Annka Kultys Gallery, London
The works of the four artists in the show highlight the blurring and perhaps increasingly symbiotic relationships between the once separate disciplines of painting, photography and more recently digital art; an unambiguous counterpoint to the earlier art historical notion of medium specificity developed by Modernist critics, most notably Clement Greenberg and Michael Friedman. Greenberg in his Modern Painting essay of 1960, for example, explained “medium specificity holds that ‘the unique and proper area of competence’ for a form of art corresponds with the ability of an artist to manipulate those features that are ‘unique to the nature’ of a particular medium.” Hence if there is a unifying theme that links the respective works in CACOTOPIA 04 it may very loosely and imperfectly be described as one of medium unspecificity; an anti-specificity or even medium ambiguity.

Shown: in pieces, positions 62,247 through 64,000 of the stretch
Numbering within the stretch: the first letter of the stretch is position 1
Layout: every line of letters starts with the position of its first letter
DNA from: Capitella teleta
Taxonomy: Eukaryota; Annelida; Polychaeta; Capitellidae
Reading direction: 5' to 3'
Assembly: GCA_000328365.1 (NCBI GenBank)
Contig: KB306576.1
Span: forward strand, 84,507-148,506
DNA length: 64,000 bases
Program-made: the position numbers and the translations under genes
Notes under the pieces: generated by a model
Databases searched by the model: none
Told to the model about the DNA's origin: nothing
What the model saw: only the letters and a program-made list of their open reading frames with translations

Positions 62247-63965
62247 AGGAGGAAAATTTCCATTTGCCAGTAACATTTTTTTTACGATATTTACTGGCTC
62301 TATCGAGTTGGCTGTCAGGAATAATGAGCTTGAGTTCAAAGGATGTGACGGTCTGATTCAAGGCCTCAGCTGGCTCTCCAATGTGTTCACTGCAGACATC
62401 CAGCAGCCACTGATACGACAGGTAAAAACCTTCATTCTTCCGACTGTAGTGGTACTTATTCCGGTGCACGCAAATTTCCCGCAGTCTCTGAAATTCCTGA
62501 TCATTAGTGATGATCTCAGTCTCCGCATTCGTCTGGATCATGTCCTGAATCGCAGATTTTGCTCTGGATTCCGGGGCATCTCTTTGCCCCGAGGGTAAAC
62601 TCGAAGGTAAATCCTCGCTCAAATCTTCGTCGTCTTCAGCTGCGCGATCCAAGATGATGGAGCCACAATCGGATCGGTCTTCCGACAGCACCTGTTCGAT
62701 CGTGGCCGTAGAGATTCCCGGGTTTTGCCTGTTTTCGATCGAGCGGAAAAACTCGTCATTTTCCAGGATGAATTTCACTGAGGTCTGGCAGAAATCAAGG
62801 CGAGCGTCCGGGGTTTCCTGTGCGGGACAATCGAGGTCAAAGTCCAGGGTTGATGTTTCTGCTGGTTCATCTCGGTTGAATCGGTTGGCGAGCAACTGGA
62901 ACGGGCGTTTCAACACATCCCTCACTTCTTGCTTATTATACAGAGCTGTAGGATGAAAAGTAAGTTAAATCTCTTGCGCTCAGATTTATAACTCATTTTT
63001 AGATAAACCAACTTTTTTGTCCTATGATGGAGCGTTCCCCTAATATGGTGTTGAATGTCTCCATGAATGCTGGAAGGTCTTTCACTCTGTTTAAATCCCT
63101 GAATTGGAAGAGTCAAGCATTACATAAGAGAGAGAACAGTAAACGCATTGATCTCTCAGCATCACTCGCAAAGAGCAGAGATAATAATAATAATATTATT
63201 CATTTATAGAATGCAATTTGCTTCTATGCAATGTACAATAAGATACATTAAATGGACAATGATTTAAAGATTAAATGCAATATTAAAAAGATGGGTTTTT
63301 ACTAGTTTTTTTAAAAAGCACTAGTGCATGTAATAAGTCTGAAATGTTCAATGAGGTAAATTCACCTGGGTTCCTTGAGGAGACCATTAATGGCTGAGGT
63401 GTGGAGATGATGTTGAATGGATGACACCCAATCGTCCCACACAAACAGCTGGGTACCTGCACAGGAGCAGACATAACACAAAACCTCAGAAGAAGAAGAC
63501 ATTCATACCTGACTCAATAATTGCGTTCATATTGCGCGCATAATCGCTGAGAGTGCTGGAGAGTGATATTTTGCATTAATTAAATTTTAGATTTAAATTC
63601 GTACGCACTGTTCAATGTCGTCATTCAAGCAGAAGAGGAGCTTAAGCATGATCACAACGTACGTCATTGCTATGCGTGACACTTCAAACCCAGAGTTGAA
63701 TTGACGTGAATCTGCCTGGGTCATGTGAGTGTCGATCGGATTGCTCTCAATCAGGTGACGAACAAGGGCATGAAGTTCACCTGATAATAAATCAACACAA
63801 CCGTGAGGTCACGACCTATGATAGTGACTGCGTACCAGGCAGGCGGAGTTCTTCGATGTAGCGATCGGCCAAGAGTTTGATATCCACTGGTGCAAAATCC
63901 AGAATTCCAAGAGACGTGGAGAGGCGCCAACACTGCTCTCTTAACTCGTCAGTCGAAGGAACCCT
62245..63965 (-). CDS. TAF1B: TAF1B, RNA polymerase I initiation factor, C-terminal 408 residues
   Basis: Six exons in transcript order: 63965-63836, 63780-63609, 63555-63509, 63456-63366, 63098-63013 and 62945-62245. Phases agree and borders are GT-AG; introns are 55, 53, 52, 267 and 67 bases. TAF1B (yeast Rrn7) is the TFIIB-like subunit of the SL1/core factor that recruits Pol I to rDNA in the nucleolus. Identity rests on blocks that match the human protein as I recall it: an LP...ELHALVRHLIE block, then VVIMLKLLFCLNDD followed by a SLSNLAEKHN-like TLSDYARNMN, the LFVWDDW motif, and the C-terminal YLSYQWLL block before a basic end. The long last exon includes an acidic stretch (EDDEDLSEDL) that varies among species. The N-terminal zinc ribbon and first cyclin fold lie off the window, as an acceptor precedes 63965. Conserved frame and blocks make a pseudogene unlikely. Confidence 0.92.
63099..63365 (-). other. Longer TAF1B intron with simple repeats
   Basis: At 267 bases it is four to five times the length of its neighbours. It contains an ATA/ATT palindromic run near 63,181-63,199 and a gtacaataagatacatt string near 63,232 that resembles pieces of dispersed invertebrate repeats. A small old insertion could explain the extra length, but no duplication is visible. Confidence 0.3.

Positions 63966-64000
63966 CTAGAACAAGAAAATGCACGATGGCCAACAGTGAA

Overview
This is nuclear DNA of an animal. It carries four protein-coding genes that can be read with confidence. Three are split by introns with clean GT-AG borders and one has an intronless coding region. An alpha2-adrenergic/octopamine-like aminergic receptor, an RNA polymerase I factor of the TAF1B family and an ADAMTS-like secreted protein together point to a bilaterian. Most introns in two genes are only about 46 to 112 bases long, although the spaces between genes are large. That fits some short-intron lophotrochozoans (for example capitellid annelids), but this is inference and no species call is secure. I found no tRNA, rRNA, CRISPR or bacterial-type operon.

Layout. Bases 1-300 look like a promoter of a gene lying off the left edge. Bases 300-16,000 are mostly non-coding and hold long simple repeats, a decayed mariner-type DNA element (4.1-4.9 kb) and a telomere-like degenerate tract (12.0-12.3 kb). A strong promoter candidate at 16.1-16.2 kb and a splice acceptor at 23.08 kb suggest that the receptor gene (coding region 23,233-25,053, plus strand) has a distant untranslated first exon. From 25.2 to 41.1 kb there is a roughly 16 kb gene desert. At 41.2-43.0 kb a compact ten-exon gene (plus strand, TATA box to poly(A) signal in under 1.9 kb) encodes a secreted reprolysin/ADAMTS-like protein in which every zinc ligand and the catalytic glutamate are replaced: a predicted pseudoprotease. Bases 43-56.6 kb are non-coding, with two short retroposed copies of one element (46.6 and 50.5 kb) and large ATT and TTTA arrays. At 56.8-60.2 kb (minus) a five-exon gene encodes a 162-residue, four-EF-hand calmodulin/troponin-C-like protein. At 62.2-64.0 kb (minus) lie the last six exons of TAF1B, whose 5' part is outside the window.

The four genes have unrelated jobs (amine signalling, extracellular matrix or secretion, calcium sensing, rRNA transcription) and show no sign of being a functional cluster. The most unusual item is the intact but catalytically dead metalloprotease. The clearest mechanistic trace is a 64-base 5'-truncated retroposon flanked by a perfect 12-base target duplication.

The third week of CACOTOPIA 04 will feature the work of American artist Garrett Pruter (b. 1987, Los Angeles, California; BFA at Parsons School of Design, New York, 2010 and MA Painting at Royal College of Art, London, 2020; lives and works in London). Pruter is renowned for his mosaic-style manipulations of found photographs that alter the meanings of historically and culturally important images; his work revolving around themes of memory and loss and the genesis of a photo being created and deteriorating through its lifespan. For the show Pruter has created a series of large abstract canvases by using multiple reprinted inkjet prints of the same found image as his starting point. For each work the artist prints off multiple versions of the chosen image and then, using only water as a solvent, proceeds to soften the printed ink until it makes gelatinous paste that can then be scraped off the paper and applied to the canvas. The final colour and consistency of the canvas is determined by the ‘average’ colour of the chosen image. CACOTOPIA 04 may therefore be viewed as another iteration of Pruter’s ongoing physical and metaphorical deconstruction of the photograph as a medium.